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Old 02-04-2002, 07:20 PM   #1
Irony
Dojo: Aikido Center of Atlanta
Location: Atlanta, GA
Join Date: Mar 2001
Posts: 47
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Broken Ankle

My wife and I recently moved to Atlanta from Florida and on the first week here she fell and broke her ankle (a fairly small fracture on the smaller of the two bones). Anyway, one doctor told her she would have to wait 6 months after getting the cast off to resume her aikido training. I know we have some doctors on the forum, as well as some people who have suffered similar injuries. Will it really take that long? Just an estimate.

Thanks!

Chris Pasley
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Old 02-04-2002, 09:46 PM   #2
guest1234
Join Date: Jun 2000
Posts: 915
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A good rule of thumb I use is: don't counter advice given by the MD actually seeing the patient One thing she could do, though, if she'd like to get out there sooner, is discuss with him why six months (so she knows what he is worried about and can tell if that is an accurate fear based on what she does in class) and offer to make the needed changes/describe clearly for him what she does in class... he may going off his memeories of high school TKD or grade school karate in making his decision. Once they both know why the restriction was made, and what she plans to do, hopefully there will be a plan that is livable, so she doesn't get tempted to cheat. More importantly, he may even extend the healing time (foot-sweeps,breakfalls for instance).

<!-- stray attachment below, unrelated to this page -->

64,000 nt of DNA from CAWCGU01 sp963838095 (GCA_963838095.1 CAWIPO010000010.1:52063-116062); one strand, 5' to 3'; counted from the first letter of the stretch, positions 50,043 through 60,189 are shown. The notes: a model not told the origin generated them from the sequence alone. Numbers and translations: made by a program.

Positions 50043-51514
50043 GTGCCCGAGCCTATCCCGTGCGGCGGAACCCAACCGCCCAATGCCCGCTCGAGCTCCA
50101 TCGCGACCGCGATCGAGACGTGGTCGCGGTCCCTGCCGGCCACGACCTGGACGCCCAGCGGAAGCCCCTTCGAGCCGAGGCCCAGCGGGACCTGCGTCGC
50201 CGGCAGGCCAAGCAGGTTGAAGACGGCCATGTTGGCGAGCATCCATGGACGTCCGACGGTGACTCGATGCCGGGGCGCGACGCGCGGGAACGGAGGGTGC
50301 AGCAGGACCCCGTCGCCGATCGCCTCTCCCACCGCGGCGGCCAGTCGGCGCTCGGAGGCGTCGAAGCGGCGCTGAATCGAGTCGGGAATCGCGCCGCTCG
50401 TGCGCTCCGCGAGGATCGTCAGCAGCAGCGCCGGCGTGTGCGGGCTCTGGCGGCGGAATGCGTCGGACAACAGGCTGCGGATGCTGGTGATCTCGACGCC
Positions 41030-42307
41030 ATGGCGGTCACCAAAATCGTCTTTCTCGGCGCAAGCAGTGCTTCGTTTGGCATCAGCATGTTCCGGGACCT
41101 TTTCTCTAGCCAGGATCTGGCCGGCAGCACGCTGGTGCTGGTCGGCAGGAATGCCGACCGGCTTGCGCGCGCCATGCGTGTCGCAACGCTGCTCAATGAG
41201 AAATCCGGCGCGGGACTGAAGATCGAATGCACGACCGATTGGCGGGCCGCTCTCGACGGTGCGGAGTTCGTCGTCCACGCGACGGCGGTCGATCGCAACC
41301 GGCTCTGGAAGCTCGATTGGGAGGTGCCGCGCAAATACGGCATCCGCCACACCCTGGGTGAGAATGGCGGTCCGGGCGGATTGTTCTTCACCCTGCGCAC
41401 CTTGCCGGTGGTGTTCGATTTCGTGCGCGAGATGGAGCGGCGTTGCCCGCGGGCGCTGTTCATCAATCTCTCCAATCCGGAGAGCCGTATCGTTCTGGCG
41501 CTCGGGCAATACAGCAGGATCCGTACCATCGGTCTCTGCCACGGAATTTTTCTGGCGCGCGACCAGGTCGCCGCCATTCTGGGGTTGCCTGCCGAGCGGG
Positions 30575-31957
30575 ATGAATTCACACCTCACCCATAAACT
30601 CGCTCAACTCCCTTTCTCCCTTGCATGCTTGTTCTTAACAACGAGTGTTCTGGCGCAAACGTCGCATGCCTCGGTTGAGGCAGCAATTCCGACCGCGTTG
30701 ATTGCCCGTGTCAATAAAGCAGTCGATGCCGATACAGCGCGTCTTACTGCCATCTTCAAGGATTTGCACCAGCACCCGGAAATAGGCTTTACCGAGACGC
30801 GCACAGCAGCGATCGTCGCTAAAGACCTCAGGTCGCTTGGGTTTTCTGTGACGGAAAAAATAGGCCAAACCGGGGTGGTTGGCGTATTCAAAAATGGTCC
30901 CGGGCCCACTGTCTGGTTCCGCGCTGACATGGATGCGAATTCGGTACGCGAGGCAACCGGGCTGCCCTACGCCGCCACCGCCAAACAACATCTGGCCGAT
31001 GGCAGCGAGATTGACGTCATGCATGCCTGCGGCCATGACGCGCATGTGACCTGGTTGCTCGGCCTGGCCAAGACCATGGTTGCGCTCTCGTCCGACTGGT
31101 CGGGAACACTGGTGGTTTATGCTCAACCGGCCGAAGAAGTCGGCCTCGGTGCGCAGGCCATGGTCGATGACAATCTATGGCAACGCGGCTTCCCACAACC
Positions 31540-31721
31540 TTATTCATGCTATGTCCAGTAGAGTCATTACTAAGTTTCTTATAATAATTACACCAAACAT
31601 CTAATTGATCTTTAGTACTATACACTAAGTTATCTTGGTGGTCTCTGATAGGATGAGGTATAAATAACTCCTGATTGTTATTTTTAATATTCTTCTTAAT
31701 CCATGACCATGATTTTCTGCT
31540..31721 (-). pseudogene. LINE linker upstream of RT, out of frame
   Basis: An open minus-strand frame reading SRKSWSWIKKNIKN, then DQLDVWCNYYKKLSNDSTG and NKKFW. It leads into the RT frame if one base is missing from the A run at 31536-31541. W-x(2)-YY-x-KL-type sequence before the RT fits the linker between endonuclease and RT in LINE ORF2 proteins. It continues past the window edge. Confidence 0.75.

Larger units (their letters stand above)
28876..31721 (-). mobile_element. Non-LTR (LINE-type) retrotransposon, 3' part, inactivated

I think I've mentioned before, we (MDs)are not a group inclinded to admitting when we don't know something (see, it's not just me ), so make sure everyone in the room knows what Aikido is (even to us on the forum it is different)...if he's any good, he'll make sure you understand the healing process involved in this particular break and body (nearly as individiualized as Aikido), and a common ground should be reached. Hope she gets better soon
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Old 02-04-2002, 09:54 PM   #3
guest1234
Join Date: Jun 2000
Posts: 915
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One of my personal experiences in that was discussing with my orthopedic surgeon how long it would take if I let him repair my torn rotator cuff. I had already done nage-less ukemi for shihonage with my good arm to demo for him 'just how in the H*** did you do this in the first place'---note to self, beware big Iwama guys not used to pinning tiny partners---and he had turned pale watching. So I was surprised he agreed to my demand to 'at least let me roll afterwards' so easily. So I rolled down the hall a forward then backward roll. As I walked back to him he called me a lunatic and said 'no, absolutely not, no, no, no'.
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Old 02-04-2002, 10:53 PM   #4
Irony
Dojo: Aikido Center of Atlanta
Location: Atlanta, GA
Join Date: Mar 2001
Posts: 47
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Thanks, Colleen. The only reason I'm doubting the doctor's estimate is that he was not the original doctor we saw, nor an orthopedist. In fact the only x-rays he saw were done four weeks ago, at the time of the break. She goes back in two weeks to see if the cast can come off and will ask further into it. Maybe I can demonstrate for him what she might be doing, like you did. She's understandably distressed by the prospect of losing what will be the equivalent of seven months' training time, but I guess safety first. Perhaps if she only took light ukemi...